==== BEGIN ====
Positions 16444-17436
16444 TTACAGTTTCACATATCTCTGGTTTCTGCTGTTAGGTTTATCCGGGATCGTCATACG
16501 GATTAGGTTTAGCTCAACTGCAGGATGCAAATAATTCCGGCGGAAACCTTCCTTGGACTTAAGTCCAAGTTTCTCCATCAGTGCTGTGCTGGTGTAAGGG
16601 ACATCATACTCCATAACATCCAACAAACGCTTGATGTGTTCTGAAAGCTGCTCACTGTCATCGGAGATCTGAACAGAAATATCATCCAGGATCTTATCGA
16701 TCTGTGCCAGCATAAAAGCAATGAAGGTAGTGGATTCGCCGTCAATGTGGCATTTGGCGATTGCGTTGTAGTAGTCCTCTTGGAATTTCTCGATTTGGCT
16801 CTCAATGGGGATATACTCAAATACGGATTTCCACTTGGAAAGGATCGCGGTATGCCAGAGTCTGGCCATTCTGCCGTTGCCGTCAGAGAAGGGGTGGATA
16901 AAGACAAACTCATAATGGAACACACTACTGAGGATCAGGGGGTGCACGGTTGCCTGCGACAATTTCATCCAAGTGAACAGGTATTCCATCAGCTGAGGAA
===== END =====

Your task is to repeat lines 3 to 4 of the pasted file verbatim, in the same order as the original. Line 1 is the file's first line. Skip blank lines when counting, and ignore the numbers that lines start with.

16501 GATTAGGTTTAGCTCAACTGCAGGATGCAAATAATTCCGGCGGAAACCTTCCTTGGACTTAAGTCCAAGTTTCTCCATCAGTGCTGTGCTGGTGTAAGGG
16601 ACATCATACTCCATAACATCCAACAAACGCTTGATGTGTTCTGAAAGCTGCTCACTGTCATCGGAGATCTGAACAGAAATATCATCCAGGATCTTATCGA